CEEH Centro de Estudios Europa Hispánica

ARTES / CEEH Scholarships Awards (2023-2024)

The four scholarships offered by ARTES with the support of the CEEH have been granted:

Travel scholarships

Philip Muijtjens, Cambridge University – £750 for travel to Burgos
A Spanish Patron in Fifteenth-Century Rome and Burgos: Bishop Juan Díaz de Coca (d.1477)

Born into a family of conversos, Juan Díaz de Coca (1389-1477) started his ecclesiastical career in Burgos and worked his way up to the papal court in Rome. During his life, Juan remained an important contact for political and artistic patronage between the Cathedral of Burgos, his alma mater, and the papal circles of Rome. As a result, Juan can be connected to several important instances of patronage in both cities. This project focuses on newly found documentary evidence on Juan de Coca’s artistic patronage in Burgos and Rome.

Scholarship report

Megan Smith, Durham University – £850 for travel to Madrid, Toledo and Seville
In Ictu Oculi: Curation, Representation and Facsimiles in the Factum Foundation Display at Bishop Auckland’s Spanish Gallery

The Factum Foundation’s display in Bishop Auckland’s Spanish Gallery is the focus of my undergraduate dissertation. Factum have produced facsimiles of selected early modern Spanish works to create an immersive display intended to give a glimpse into the Spanish ‘Golden Age’. My research analyses Factum’s curatorial approach regarding the selection of artworks for replication, their assembly in an artificial gallery environment, and the meanings the works acquire in facsimile format and outside their original context. My project examines how visitors understand early modern Spain through the exhibit, and the effectiveness of a full-facsimile display of Spanish art in England. 

Scholarship report

Helena Santidrián Mas, Courtauld Institute of Art – £400 for travel to Santiago de Compostela
Two Annunciations from the Museo de la Catedral de Santiago de Compostela reconsidered: iconography, original placement and current display.

The aim of this project is to study two sculptural groups originally placed in the Cathedral of Santiago de Compostela, now held in its museum. One of them was made by a local workshop, the other one in Coimbra and probably brought to Santiago by Saint Isabel of Portugal in 1325. Their location inside the church and its chapels has changed over the centuries. The objective of my research is to reconstruct these location changes and the causes that provoked.

Scholarship report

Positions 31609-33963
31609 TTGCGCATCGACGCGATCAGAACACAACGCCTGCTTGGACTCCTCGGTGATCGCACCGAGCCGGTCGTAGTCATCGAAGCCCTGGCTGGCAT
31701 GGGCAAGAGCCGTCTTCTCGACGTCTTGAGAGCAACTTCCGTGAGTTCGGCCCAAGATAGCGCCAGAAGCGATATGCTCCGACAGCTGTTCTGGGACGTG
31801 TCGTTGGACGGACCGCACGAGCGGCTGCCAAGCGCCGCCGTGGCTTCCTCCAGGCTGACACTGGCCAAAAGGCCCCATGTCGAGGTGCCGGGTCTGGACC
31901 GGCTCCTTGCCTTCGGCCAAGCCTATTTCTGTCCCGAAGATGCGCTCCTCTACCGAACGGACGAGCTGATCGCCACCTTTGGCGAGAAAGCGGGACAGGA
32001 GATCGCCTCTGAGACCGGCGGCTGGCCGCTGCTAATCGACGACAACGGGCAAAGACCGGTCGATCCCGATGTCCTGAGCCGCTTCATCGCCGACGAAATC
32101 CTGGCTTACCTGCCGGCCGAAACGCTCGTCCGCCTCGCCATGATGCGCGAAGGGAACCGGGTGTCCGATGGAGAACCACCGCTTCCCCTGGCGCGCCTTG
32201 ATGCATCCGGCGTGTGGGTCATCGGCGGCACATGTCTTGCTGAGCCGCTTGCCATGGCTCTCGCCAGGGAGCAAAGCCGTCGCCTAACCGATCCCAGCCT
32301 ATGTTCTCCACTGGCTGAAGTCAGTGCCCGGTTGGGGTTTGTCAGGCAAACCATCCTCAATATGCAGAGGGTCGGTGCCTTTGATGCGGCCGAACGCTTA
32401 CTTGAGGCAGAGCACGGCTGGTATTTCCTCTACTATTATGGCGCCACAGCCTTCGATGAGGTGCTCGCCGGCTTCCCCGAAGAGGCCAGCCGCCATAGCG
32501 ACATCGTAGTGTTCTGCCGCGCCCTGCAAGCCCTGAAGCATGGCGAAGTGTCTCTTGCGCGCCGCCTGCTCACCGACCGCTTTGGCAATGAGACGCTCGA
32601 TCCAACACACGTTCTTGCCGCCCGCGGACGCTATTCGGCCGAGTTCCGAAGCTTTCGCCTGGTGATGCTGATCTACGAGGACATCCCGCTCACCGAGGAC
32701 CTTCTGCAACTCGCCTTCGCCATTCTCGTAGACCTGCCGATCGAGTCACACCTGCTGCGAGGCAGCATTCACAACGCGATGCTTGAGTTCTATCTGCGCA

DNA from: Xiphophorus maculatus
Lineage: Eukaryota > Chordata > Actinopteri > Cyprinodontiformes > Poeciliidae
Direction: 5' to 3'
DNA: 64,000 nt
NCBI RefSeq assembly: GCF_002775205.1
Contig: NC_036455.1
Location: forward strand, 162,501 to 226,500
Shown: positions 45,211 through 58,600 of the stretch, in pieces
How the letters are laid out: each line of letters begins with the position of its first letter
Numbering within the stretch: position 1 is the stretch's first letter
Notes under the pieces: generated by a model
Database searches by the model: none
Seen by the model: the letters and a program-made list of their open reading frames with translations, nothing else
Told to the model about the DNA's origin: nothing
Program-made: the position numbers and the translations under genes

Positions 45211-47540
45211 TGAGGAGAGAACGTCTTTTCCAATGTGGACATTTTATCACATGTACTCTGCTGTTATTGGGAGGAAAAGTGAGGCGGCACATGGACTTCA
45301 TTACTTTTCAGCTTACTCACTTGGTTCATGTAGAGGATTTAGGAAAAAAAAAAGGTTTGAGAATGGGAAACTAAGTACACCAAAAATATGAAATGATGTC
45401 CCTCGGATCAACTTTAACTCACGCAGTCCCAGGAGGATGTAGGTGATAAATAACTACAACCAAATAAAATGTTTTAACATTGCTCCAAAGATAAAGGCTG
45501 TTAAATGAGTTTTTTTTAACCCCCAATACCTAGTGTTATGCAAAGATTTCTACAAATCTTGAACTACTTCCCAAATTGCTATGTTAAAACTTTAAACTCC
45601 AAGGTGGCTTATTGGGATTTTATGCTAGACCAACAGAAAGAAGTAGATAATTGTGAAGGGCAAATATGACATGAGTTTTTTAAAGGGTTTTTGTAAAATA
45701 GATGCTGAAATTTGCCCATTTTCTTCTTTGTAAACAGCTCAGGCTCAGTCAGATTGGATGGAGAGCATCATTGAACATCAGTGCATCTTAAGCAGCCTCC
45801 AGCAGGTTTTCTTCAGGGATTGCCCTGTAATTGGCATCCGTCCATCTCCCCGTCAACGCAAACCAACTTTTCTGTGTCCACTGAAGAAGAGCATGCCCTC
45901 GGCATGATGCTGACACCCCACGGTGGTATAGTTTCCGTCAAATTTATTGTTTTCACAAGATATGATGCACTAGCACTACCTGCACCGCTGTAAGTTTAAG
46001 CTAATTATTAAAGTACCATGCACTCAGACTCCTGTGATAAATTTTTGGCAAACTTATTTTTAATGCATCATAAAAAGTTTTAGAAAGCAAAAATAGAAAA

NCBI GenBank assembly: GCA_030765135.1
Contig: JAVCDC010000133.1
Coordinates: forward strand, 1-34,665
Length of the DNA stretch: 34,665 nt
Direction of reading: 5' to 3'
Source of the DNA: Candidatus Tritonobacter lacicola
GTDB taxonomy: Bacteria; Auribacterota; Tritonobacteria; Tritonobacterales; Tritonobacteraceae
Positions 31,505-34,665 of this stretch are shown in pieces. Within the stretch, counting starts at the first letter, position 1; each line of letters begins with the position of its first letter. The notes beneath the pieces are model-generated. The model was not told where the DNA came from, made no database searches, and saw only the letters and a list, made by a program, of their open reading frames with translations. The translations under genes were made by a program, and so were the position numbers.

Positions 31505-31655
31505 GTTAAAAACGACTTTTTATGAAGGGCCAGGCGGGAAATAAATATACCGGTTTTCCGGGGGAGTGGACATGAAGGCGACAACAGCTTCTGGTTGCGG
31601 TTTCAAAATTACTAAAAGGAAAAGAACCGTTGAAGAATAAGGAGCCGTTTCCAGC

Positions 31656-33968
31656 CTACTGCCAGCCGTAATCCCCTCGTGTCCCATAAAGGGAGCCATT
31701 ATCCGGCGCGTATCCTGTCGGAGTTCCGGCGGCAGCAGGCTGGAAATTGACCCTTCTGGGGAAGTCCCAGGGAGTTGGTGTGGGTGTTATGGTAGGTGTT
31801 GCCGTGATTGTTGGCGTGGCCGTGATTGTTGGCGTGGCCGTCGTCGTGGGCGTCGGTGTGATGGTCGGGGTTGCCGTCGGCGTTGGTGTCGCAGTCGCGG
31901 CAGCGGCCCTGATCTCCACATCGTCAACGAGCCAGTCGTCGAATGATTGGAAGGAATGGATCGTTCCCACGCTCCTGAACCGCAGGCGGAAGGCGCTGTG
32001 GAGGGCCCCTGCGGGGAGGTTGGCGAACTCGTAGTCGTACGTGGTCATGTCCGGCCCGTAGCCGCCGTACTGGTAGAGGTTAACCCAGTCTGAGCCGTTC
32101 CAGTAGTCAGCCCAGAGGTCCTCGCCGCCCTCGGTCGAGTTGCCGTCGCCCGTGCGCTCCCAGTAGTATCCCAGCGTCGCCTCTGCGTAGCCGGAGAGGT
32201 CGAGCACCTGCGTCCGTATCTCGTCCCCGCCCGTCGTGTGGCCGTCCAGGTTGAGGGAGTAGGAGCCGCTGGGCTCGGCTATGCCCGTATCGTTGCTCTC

Scholarship for students studying for a PhD in the UK

Daniela Castro Ruiz, Durham University – £3000
The Bestiario de Don Juan de Austria in the Context of Fifteenth- and Sixteenth-Century Spanish Illuminated Manuscripts

My PhD examines the Bestiario de Don Juan de Austria (c.1570), the only extant bestiary composed in Castilian and the only one that is extensively illustrated, offering depictions of a range of creatures, from the mythical (the unicorn, the phoenix, etc) through to the exotic (the parrot, the hippopotamus, etc) and the everyday (the dog, the dolphin, etc) in a range of natural landscape settings completed by signifiers of society. The aim is to understand the relationship between image and the text, looking principally at questions of visual reception.

Scholarship report

Scholarship for the holder of a PhD from Spain

Dr Emma Cahill, University of Murcia – £3000
Portraiture, Gender, and the Construction of the Image of Power in the Beginning of the Royal Collection Trust and the Prado Museum.

This project studies the beginning of the Spanish and British royal collections with a special emphasis on portraiture and gender. Starting with Isabella of Castile and Ferdinand or Aragon and Henry VII and Elizabeth of York, the portrait exchanges between the Tudor dynasty and the Spanish Monarchy were the foundation of the extensive collections amassed by the royal houses of Great Britain and Spain. Women played an important role in this development but have been often overlooked. This study will vindicate their trailblazing role as patrons of the arts in the construction of the image of royal power.

Scholarship report

More about these scholarships